If you have Medicare, you will not have to make any changes to your health insurance coverage as a result of Obamacare.  You can continue to rely on Medicare to help pay your hospital, physician and other medical expenses.

You will still have the option to choose between traditional Medicare or a Medicare Advantage plan (such as a Medicare HMO) offered in your area, and among Medicare prescription drug plans.  If you are on Medicare, and low income, you may also qualify for extra help with premiums and cost sharing.  The law did not change these options.  For more information about your Medicare coverage options, you can visit http://www.medicare.gov or call the 1-800-MEDICARE help line.

Improvements to Medicare Benefits                                                

The health reform law made some significant improvements to Medicare’s benefits that may help you:

  • Medicare no longer requires you to pay a fee for an annual checkup from your doctor.
  • Medicare no longer charges a fee for many preventive screenings for cancer, depression, diabetes, cholesterol, obesity, and other conditions.
  • Medicare is gradually reducing the amount of money  people who have very high prescription drug costs have to pay each year, by closing a gap in coverage, sometimes called the “doughnut hole.”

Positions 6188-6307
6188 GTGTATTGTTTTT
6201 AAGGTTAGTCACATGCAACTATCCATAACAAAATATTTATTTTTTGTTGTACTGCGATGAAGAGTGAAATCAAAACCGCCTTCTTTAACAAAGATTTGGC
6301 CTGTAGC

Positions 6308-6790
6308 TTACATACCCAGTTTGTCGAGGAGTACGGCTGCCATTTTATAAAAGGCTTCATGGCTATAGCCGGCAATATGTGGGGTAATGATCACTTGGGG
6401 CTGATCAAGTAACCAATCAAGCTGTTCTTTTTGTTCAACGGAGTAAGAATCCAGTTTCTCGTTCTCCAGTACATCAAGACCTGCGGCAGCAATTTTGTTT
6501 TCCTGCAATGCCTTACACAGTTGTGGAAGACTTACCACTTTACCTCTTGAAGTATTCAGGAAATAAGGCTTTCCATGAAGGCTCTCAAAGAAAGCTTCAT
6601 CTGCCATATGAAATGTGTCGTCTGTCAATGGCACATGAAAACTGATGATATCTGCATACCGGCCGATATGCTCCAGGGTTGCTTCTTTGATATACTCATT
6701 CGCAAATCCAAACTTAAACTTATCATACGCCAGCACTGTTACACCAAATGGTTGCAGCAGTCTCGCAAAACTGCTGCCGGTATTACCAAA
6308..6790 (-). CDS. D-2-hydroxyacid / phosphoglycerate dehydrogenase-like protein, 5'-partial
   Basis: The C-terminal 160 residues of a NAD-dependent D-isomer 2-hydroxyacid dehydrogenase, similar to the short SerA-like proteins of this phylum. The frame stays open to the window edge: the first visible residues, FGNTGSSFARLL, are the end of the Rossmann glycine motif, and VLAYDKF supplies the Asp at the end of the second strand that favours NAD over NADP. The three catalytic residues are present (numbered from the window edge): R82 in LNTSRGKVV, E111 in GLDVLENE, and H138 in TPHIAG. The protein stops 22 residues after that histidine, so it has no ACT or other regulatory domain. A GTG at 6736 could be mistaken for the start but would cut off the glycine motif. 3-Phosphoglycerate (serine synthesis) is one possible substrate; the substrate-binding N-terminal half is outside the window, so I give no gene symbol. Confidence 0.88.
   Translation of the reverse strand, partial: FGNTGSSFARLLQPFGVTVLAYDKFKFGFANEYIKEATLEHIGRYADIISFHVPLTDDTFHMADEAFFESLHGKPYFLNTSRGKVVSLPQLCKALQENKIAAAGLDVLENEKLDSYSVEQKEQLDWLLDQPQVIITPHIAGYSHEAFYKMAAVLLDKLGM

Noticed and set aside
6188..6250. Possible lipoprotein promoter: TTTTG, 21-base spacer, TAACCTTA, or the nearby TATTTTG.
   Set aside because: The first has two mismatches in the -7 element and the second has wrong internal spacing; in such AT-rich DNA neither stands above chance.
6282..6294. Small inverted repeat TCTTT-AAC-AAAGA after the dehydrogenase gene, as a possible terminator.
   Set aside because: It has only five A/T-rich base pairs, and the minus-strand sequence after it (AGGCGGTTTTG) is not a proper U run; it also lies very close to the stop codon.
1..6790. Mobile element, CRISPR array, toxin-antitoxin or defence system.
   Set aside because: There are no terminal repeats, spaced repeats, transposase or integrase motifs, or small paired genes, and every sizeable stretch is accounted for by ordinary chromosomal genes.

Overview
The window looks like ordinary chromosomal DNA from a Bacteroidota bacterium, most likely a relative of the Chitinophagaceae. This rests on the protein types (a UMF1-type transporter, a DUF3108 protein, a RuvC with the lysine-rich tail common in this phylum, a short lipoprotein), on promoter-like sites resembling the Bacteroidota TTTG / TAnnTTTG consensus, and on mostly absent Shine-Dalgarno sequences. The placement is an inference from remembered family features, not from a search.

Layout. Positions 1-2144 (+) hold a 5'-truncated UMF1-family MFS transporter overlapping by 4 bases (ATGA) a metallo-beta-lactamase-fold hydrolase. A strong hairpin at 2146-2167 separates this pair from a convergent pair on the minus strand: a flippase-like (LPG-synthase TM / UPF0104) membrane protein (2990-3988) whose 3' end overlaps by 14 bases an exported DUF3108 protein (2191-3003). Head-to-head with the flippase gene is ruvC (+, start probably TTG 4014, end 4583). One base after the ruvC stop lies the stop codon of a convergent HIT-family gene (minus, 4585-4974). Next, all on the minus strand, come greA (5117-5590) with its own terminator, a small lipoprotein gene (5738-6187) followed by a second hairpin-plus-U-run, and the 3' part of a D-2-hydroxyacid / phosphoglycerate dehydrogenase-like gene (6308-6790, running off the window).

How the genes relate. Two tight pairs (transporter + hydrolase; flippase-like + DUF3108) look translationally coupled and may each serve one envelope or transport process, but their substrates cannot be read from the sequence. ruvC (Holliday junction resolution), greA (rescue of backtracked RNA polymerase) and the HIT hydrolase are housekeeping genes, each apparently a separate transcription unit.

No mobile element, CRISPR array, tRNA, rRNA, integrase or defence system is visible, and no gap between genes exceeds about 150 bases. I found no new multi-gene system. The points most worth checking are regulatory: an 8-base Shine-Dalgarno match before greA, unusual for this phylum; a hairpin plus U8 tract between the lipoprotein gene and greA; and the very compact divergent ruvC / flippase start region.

Other Medicare Changes

Most of the other changes to Medicare affect how Medicare pays health insurance companies, hospitals and other health care providers for the care received by people on Medicare.  For example, the law reduced what Medicare pays HMOs and other private Medicare Advantage plans.  Other changes are designed to get hospitals, doctors and other health care providers to improve the quality of care they provide for people on Medicare, such as by encouraging providers to work more closely together to coordinate care for patients when they are discharged from the hospital and by taking steps to prevent unnecessary hospital readmissions.  Most of these efforts are in the early stages, and it will take time to see what kind of impact they have.

The law also includes new fees for people on Medicare with relatively high incomes.  If you are single and your income is more than $85,000 annually or you are married and your income is more than $170,000 annually, you may pay higher Medicare premiums.

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If You Are a Woman…

 

As a woman, it is especially important for you to understand how the Affordable Care Act (ACA) will change healthcare in 2014.  Your healthcare needs differ from men’s and you are often the main healthcare decision maker for your family.  Obamacare broadens the range of many services that are important to women that health plans now must cover, some without any co-pay.  In addition, it expands access to coverage through Medicaid and the new state health marketplaces. Changes important to women include:

No More Pre-Existing Condition Limits

Plans will no longer be allowed to deny coverage to pregnant women or those who have been diagnosed with depression or experienced domestic violence.